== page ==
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Home News No unified plan for re-opening Swiss schools

No unified plan for re-opening Swiss schools

Published on 01/05/2020

Several more cantons confirmed on Friday how their schools will re-open on May 11. While some favour fully opening their doors, others are more cautious.

The re-opening – which was confirmed by the government on Wednesday – applies to compulsory schools (with pupils up to the age of 16). Upper secondary schools are only allowed to open for small groups of pupils. Under Switzerland’s federal system, it’s the cantons that are in charge of educational matters – hence they have the last say in what happens.

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While cantons such as Appenzell Outer Rhodes and Nidwalden have opted for “almost back to normal” from May 11 – allowing pupils to follow the regular school timetable unless they are in risk groups. Fribourg decided for a step-by-step approach, so classes will be divided into two and held on alternate days until May 20.

National requirements

All the cantons emphasized that they would keep to the national requirements drawn up by the Federal Office of Public Health – also issued on Wednesday – to protect the health of pupils and teachers.

These include washing hands, more cleaning and airing of rooms, two metres social distancing between teachers and pupils, but no social distancing for pupils under ten (deemed too unrealistic) and no obligation to wear masks.

Most of the 26 cantons have now explained how they will approach schools restarting. Zug will let parents know on May 5, just six days before the re-opening date.


What is already clear is that there will be a wide range of approaches. The large German-speaking cantons of Zurich and St Gallen have gone for dividing classes into two for a month. Most other German-speaking cantons are diving back into full teaching programmes (Bern will do two days of half classes first to practice hygiene and distancing measures in small groups).

Even Italian-speaking Ticino, which has been one of the worst affected by the coronavirus outbreak, is allowing normal resumption of school from May 11 under strict precautions. Schools are allowed to push back the start date by a week though.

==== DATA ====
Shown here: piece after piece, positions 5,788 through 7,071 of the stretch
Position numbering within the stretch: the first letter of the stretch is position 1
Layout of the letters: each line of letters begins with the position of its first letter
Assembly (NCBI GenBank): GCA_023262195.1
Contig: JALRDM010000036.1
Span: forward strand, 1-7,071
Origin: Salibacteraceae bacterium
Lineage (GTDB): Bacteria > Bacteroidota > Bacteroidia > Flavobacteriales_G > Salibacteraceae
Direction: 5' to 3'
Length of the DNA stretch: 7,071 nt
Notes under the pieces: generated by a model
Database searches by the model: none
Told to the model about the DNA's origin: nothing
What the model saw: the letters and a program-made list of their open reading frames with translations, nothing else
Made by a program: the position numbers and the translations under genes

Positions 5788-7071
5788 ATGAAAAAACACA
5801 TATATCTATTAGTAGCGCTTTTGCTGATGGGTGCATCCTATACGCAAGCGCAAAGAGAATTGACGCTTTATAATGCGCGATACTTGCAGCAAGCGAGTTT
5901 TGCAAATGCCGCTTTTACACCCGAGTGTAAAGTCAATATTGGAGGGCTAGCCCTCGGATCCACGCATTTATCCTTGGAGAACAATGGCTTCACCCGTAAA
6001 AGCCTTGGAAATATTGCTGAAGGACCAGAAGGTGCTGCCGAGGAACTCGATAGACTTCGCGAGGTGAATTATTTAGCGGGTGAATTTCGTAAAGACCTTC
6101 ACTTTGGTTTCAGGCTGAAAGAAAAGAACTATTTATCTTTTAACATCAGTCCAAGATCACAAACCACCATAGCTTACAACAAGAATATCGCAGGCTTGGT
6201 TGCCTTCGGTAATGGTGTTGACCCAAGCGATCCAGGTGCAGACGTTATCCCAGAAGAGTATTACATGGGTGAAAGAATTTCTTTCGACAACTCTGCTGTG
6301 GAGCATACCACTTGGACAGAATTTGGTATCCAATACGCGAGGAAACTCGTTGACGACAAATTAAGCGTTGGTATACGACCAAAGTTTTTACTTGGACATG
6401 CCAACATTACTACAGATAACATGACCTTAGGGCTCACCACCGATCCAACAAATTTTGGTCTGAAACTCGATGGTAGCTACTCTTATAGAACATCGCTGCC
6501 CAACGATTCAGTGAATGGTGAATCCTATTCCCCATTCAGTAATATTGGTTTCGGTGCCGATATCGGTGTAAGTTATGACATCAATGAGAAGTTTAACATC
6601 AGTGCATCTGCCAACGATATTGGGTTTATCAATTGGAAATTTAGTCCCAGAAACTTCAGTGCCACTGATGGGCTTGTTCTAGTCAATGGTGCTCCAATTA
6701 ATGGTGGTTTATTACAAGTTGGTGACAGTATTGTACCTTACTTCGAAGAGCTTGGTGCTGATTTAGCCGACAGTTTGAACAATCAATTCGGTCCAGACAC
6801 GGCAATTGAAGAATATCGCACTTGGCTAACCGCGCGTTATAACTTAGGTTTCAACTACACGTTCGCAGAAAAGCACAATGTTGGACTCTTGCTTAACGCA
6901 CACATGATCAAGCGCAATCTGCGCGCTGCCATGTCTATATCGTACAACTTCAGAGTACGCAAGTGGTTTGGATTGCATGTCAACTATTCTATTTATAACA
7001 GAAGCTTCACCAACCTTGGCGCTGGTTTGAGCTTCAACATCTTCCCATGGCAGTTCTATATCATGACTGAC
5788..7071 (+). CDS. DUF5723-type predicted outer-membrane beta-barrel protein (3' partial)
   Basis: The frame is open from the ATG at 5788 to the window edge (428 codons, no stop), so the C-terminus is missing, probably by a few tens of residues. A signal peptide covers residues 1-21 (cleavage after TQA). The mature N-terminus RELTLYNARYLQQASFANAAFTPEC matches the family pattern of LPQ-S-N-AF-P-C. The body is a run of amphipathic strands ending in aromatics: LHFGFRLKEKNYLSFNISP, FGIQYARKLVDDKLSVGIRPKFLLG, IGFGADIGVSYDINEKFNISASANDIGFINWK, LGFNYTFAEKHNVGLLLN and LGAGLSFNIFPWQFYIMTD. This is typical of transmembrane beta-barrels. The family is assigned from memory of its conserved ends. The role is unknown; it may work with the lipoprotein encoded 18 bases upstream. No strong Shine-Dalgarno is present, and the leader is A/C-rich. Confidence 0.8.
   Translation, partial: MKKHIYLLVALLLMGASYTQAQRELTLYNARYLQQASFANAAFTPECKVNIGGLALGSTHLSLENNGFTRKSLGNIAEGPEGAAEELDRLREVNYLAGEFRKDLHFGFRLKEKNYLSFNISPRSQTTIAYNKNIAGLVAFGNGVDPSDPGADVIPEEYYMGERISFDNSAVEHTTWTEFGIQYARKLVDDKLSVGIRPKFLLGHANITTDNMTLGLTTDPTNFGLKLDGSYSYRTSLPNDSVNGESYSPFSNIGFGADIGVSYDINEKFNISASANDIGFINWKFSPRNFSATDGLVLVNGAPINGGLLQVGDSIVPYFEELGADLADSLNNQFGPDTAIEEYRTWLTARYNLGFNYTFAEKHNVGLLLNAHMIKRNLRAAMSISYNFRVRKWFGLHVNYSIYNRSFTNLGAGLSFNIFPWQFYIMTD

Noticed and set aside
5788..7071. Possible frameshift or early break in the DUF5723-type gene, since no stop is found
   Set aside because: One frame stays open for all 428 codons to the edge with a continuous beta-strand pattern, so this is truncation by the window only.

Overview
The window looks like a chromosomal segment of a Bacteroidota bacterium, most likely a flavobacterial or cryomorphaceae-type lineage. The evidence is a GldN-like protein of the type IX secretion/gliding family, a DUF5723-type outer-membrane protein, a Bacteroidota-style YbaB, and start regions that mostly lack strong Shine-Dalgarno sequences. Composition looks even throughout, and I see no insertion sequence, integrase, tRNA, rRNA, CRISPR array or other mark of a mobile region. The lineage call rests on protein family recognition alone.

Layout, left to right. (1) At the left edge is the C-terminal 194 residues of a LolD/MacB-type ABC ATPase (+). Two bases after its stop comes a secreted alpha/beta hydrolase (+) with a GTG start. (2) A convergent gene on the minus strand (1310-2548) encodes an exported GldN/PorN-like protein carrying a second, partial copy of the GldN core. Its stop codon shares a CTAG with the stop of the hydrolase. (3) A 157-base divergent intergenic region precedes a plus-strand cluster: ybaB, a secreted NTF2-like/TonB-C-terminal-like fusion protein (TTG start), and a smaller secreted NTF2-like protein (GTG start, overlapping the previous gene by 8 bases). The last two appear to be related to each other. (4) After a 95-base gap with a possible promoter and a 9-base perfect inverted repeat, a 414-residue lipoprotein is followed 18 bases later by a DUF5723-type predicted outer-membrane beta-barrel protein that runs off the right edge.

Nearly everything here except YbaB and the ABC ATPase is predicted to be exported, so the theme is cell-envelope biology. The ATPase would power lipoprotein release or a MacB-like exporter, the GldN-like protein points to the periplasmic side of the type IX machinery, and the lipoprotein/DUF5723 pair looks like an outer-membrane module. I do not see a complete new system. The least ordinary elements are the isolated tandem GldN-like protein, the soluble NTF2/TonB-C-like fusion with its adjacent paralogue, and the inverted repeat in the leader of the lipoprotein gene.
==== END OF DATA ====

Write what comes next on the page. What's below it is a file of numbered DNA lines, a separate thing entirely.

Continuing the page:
Cultural difference?

In the French-speaking part of Switzerland, it’s a little different. “The cantons of Geneva and Vaud have been very impacted by the coronavirus. There has been a request to restart school more progressively. We are being more cautious health-wise than other cantons,” said Cesla Amarelle, head of education in canton Vaud, on Swiss public television RTS on Thursday.

Vaud, for example, has opted for half classes on alternate days (one on Monday, another Tuesday etc) until May 25. School childcare options are in place for working parents. Geneva has gone for a part-time school approach, meaning either morning or afternoon teaching until May 25 for primary schools.

Teacher reactions

The association of head teachers in Switzerland has already criticised the lack of a common solution among the cantons, as has the French-speaking teachers’ union SER. It said teaching over the next weeks would be highly impacted by the health office’s measures and added that schools could only resume if everything was applied effectively.

For its part, the German-speaking Federation of Swiss Teachers, while welcoming the return to face-to-face teaching, also regretted that national measures did not go far enough. “This protection concept will prompt many questions among parents when they see that schools are being re-opened differently depending on the canton, village or town or school house,” LCH president Dagmar Rösler told the Tages-Anzeiger.

Children and virus

Top health official Daniel Koch again on Friday reiterated the government’s stance that it wasn’t problematic to re-open schools because children did not play a big role in transmitting the virus. “There will not be an epidemic among pupils,” Koch told reporters at a press conference.  

The National COVID-19 Science Task Force also published a policy brief on the same day in which it stated that the role of children and adolescents in the transmission of SarsCov2 remained “highly uncertain”.